22/04/2016 Share this review   Share on Facebook icon Share on Twitter icon Share on Pinterest icon Share on Google Plus icon Share on Linked In icon Share via Email icon

Roller Team Pegaso 740


Key Features

  • Model Year : 2016
  • Class : A-Class
  • Base Vehicle : Fiat Ducato
  • Engine Size : 2.3TD
  • Maximum Weight (Kg) : 3500
  • Berths : 4
  • Layout : Island Bed

The Verdict

There's quite a bit of competition in this sector, but the Pegaso offers practical design, high levels of equipment and good value.


Roller Team View more details about the manufacturer of this vehicle over in our manufacturers section.


Berths: 4 Travel seats: 4 Base vehicle: Fiat Ducato Camper chassis cowl

  • Very well equipped as standard
  • Large garage with two access doors
  • Modest payload at 3,500kg
  • You can't sit up in the island bed


Model Year
Roller Team
Base Vehicle
Fiat Ducato
Engine Size
Payload (kg)
Belted Seats
Maximum weight (kg)
Price from (£)
Length (m)
Width (m)
Height (m)
Main Layout
Island Bed
Price from (€)
Campervan Test Date


Coming across an A-class for less than 60 grand used to be rare, but now there are plenty out there.

Roller Team’s first ever UK-imported A-class, the Pegaso 740, is based on Fiat’s omnipresent Ducato, with the standard 130-horsepower engine, and the layout is entirely usual: an L-shaped lounge is followed by an L-shaped kitchen, with en suite and island double bed behind in the rear and a garage beneath.

Roller Team describes the 740 as ‘highly specified’ with LED daytime running lights, a bike rack, alloy wheels, a habitation door with window and a 120-Watt solar panel. Twin garage doors and a passenger side cab door are fitted, too. With so many silver A-classes coloured in silver it’s refreshing to see one in white and there’s some nicely sharp styling too.

The interior welcomes you with a combination of rich wood, granite and cream colours. This is enhanced by plenty of lighting.

Cab seats swivelled, there’s a realistic five-seater lounge/diner on offer. There’s no height adjustment on the pedestal table, though, and it did seem lofty for dining.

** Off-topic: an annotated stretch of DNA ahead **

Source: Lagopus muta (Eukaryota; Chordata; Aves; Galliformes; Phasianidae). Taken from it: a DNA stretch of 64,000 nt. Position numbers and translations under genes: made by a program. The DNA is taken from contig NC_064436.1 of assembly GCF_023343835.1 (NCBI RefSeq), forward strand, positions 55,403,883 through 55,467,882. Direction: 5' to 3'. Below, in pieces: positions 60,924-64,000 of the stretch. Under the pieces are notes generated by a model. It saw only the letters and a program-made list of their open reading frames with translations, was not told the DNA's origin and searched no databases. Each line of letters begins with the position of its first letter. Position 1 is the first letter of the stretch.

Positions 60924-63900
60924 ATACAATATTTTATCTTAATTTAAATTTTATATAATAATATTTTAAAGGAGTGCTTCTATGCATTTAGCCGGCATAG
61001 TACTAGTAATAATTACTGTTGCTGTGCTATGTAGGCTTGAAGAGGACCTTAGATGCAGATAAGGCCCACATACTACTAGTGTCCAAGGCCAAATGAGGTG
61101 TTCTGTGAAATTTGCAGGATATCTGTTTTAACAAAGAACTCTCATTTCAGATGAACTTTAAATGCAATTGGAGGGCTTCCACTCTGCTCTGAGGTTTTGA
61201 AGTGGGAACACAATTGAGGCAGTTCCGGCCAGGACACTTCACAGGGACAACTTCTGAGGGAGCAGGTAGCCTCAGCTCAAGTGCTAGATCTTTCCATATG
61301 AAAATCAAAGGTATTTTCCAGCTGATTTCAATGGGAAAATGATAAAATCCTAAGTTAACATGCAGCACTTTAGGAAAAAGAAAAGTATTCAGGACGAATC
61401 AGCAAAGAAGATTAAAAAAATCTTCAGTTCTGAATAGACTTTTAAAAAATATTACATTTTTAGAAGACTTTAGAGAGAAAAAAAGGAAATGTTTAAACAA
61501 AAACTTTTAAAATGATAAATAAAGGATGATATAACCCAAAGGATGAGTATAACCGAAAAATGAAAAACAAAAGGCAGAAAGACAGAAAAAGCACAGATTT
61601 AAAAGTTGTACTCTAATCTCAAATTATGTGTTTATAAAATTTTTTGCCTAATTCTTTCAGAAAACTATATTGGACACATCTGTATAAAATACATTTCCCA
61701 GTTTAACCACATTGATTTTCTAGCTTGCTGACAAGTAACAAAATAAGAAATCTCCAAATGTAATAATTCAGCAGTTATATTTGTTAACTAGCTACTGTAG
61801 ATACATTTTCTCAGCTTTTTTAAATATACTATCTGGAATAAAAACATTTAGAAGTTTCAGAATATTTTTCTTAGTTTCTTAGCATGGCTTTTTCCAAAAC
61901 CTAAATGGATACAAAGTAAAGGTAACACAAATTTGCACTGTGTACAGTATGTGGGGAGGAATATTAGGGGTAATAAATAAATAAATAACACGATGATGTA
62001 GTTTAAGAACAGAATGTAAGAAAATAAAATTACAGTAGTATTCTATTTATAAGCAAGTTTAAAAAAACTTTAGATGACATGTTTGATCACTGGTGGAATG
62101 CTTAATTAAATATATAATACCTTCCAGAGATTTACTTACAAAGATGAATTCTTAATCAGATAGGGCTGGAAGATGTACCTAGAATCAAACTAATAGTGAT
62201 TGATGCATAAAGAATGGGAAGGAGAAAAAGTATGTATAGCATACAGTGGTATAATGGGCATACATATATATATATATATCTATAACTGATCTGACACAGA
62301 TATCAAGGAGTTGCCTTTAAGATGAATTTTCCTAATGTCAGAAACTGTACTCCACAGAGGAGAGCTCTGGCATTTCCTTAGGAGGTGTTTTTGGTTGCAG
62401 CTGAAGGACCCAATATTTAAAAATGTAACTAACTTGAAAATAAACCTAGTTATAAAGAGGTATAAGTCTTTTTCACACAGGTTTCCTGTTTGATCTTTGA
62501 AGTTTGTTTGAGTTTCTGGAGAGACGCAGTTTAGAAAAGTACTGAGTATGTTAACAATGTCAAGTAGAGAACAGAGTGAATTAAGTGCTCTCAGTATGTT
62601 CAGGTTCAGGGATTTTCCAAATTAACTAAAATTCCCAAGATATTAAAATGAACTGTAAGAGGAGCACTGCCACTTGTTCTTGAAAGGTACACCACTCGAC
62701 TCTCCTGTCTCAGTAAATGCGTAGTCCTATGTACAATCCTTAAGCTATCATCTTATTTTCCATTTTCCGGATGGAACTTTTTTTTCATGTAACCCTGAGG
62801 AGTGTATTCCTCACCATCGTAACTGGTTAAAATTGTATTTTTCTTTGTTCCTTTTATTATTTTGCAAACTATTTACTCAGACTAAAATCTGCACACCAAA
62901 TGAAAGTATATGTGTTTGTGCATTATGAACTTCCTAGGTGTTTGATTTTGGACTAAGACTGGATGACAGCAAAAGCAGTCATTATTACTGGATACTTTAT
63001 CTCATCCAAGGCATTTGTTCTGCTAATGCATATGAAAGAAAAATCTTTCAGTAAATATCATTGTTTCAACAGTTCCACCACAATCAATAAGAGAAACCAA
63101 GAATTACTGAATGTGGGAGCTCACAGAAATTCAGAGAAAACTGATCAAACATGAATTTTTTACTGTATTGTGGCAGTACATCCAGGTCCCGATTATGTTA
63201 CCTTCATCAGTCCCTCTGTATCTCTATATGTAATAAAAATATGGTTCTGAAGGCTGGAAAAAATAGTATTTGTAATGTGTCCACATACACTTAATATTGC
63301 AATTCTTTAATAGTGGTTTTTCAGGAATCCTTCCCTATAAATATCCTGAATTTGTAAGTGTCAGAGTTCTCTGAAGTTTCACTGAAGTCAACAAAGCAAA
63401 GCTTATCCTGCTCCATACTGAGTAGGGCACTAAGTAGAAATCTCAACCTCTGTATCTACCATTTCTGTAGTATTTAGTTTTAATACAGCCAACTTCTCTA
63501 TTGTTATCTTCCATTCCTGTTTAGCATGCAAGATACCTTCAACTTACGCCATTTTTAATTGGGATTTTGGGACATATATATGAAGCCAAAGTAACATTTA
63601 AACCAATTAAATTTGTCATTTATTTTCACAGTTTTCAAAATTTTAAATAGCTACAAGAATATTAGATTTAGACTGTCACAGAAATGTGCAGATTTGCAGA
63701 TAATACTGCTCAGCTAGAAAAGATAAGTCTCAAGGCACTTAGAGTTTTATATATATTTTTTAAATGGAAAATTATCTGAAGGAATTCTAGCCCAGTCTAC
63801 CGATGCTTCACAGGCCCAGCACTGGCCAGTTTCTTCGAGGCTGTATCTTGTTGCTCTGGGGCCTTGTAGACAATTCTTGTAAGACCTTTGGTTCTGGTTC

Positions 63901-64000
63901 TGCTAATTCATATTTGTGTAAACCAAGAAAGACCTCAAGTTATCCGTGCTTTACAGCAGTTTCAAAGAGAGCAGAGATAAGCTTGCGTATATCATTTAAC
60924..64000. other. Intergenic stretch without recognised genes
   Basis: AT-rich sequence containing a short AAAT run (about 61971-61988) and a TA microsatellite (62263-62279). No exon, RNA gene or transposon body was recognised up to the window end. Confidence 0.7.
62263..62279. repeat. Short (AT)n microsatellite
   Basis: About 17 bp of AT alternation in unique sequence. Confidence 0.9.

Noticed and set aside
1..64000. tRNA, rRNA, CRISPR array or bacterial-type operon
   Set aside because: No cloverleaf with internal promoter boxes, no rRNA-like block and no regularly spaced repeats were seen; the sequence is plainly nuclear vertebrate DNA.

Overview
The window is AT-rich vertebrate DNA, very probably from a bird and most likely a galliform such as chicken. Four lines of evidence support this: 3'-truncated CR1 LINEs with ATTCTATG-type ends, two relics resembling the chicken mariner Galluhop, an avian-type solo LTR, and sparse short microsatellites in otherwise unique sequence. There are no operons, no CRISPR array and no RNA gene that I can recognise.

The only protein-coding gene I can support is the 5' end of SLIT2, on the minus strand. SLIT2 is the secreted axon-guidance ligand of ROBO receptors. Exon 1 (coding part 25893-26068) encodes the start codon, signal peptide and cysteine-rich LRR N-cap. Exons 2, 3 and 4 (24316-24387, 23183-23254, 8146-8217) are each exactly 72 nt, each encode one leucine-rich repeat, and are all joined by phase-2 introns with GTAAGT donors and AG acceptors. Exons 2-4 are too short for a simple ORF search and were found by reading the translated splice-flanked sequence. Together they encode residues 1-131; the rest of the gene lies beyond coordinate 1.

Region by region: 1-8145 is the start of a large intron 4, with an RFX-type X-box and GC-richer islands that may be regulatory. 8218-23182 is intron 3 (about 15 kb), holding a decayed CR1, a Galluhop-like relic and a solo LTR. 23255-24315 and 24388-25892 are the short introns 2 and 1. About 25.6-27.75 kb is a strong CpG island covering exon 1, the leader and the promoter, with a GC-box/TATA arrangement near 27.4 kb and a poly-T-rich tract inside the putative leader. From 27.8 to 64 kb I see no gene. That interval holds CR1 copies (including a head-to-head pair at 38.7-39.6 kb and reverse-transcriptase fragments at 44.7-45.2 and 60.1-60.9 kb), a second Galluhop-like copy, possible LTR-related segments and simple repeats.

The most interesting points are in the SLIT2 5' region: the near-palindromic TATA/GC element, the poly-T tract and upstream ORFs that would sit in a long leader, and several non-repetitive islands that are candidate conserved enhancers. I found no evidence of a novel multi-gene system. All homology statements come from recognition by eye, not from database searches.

Kitchen equipment levels are equally good, and storage nicely designed. There’s a deep sink, served by a chromed pillar tap, which is tall, so it should easily fill your kettle. The big fridge/freezer opposite has automatic energy selection and is topped by an oven/grill that’s not mounted too high. Nice design touches include centrally locked drawers and a mini bin set into the worktop.

A sliding door gives access to the en suite bathroom set across the foot of the bed. There’s plenty of space in here, while more sliding doors at each side enclose the bedroom. There’s plenty of storage, the toilet’s at an easy-to-use height, while the vessel-style washbasin is practical, if flashy.

The island bed is a good size and the design, with the bathroom across the foot, allows a squarer, more generous mattress, but looming overhead lockers prevent you getting propped up.

The bed’s electrically adjustable height allows for a low bed, with smaller storage beneath, or a higher but still easy to reach bed with a bike-swallowing garage below.

Up front, the in-cab drop-down double is smaller but still a good size. Storage overall is good, payload less so. Thankfully, you can upgrade the chassis to 3,650kg if your licence allows.

This is an abridged version of the full review appearing in the May 2016 issue of What Motorhome. There is also a longer review in the July issue. Buy both now.